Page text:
Tag Archives: Skin cancer

Ibuprofen as Skin Cancer Prevention?


Ibuprofen as Skin Cancer Prevention?

The use of over-the-counter painkillers may lower one’s risk of squamous cell skin cancer—typically caused by sun exposure—by 15 percent, according to a new study. Researchers suspect that Ibuprofen and naproxen—the active ingredients found in the popular drugs Advil, Motrin, and Aleve—disrupt the proteins in the body that contribute to cancerous tumors. The scientists caution that more research is necessary, since painkillers carry their own risks. More… Discuss

from http://www.ehealthme.com/ds/ibuprofen/multiple+myeloma:

Summary: Multiple myeloma is found among people who take Ibuprofen, especially for people who are male, 60+ old, have been taking the drug for < 1 month, also take medication Zometa, and have Multiple myeloma.

We study 57,989 people who have side effects while taking Ibuprofen from FDA and social media. Among them, 171 have Multiple myeloma. Find out below who they are, when they have Multiple myeloma and more.

You are not alone: join a mobile support group for people who take Ibuprofen and have Multiple myeloma >>>

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Pilots Exposed to Increased Skin Cancer Risk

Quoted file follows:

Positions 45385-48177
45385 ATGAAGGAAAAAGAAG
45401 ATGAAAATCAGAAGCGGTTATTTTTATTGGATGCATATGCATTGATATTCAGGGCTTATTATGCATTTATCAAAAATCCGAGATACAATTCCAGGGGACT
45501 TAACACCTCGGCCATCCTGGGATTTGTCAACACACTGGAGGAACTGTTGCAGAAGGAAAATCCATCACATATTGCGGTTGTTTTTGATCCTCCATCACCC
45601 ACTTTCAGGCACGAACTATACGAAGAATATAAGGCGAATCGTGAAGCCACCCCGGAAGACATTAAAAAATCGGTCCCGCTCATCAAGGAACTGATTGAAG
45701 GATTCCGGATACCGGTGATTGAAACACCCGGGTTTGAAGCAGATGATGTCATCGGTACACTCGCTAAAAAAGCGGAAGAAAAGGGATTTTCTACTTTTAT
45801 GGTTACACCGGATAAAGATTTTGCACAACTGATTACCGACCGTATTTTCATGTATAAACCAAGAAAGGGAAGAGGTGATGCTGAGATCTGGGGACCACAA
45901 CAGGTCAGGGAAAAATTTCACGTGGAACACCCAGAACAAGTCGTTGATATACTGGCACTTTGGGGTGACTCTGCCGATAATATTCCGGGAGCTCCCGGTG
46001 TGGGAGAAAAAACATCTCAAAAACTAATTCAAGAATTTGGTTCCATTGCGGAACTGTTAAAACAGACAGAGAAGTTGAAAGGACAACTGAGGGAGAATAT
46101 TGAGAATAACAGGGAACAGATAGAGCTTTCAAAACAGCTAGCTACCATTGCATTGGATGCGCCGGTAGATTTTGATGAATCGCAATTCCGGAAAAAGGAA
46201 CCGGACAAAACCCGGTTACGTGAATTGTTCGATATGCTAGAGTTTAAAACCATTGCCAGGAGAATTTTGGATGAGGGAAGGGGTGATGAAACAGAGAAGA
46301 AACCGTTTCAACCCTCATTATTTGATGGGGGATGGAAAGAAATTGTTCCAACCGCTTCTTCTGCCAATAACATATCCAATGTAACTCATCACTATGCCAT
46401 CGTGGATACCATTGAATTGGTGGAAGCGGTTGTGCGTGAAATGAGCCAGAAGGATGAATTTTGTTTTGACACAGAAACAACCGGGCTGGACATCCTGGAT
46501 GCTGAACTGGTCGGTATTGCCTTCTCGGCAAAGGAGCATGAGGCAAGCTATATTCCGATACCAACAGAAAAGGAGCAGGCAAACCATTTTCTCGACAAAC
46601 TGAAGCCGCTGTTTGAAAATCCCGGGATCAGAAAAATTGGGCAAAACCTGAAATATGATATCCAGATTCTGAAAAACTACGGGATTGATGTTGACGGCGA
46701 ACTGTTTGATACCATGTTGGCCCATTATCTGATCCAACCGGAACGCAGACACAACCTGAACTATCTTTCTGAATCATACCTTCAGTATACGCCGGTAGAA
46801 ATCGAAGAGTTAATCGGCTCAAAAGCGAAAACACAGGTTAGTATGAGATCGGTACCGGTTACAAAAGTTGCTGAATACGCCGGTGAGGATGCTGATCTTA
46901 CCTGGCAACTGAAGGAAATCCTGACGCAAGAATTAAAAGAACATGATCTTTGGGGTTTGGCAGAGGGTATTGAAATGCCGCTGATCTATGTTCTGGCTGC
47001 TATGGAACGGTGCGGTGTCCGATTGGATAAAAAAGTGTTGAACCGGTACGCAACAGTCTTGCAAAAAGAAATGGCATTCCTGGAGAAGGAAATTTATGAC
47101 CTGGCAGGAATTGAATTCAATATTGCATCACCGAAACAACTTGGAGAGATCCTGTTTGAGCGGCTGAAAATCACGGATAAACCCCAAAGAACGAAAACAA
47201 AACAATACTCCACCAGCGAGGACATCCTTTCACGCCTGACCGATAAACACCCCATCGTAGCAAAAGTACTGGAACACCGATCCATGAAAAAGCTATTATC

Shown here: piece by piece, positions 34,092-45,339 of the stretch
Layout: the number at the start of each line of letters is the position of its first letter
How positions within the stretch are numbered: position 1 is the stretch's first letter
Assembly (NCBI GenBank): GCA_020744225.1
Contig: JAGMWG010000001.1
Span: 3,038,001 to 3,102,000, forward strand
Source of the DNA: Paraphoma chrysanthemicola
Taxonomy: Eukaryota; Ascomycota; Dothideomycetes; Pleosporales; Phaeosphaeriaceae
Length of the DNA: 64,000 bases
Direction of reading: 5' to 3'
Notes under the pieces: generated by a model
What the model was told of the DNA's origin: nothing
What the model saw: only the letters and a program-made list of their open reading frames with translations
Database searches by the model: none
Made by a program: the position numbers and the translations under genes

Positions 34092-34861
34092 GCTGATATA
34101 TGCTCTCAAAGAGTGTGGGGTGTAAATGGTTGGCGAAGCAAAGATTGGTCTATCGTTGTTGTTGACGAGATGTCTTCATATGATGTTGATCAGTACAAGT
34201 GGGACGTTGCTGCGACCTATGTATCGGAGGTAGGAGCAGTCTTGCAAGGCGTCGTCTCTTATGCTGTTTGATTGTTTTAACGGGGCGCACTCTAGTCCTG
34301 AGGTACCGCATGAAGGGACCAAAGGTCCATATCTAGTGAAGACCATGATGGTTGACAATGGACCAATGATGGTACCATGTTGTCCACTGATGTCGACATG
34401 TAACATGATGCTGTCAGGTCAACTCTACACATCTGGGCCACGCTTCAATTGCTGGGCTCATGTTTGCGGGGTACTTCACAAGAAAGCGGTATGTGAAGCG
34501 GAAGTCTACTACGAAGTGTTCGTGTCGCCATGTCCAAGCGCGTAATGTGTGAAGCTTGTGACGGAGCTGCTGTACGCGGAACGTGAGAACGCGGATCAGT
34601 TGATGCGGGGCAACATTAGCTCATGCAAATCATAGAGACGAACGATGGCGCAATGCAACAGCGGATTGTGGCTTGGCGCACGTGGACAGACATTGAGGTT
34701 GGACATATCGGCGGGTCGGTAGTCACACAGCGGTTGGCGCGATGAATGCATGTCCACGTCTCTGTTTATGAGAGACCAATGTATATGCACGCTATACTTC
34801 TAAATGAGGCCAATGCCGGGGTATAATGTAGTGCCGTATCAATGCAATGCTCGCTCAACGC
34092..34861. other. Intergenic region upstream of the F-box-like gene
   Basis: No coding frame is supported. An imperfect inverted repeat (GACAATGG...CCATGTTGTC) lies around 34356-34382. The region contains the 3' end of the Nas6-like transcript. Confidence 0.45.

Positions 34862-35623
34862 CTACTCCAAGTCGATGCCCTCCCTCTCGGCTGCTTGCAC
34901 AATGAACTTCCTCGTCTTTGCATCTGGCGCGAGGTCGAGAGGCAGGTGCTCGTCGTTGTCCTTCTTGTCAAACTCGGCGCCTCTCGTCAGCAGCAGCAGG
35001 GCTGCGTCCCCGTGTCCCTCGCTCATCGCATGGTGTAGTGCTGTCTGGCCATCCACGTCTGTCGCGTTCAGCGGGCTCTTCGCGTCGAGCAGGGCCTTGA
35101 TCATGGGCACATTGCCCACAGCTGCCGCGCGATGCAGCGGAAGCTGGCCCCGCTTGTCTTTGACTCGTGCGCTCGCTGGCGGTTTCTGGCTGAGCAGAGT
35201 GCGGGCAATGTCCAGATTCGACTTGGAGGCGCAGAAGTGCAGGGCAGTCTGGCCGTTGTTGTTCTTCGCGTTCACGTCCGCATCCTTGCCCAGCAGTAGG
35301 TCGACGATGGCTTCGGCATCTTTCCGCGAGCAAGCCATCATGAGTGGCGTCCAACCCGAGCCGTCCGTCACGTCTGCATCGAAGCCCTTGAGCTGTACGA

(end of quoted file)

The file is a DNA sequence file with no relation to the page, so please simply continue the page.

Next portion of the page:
Pilots Exposed to Increased Skin Cancer Risk

Piloting a prop plane at 30,000 feet for an hour exposes pilots to as much ultraviolet radiation as 20 minutes in a tanning bed, according to a new study. A dermatologic research team at Mount Zion Cancer Research Center at the University of California, San Francisco, reports that the incidence of melanoma among pilots and their crews is about twice that of the general population. As part of the study, the researchers tested an airplane windshield and found that it only protected against UV-B radiation, not UV-A radiation, which penetrates skin more deeply. More… Discuss

Tanning Appears Addictive (CRIMINALIZING EVERYTHING LATELY? lIKE TANNING= ADDICTIVE?)


Tanning Appears Addictive

That “healthy glow” many love has proved to be less than healthy—the link between excessive ultraviolet (UV) exposure and skin cancer is well established—so why do they continue to tan? One possibility is that they are addicts. Researchers found that chronic exposure to UV radiation triggers the release of endorphins, so-called feel-good hormones, in mice. The regular exposure leads to physical dependence so strong that the animals exhibit withdrawal symptoms like shaking, tremors, and teeth chattering when those endorphins are blocked. Mice and humans have a similar biological response to UV exposure, meaning that tanning may be similarly addictive in people. More… Discuss

WARNING:  BEWARE OF SUNSHINE: IS ADDICTIVE!!!  🙂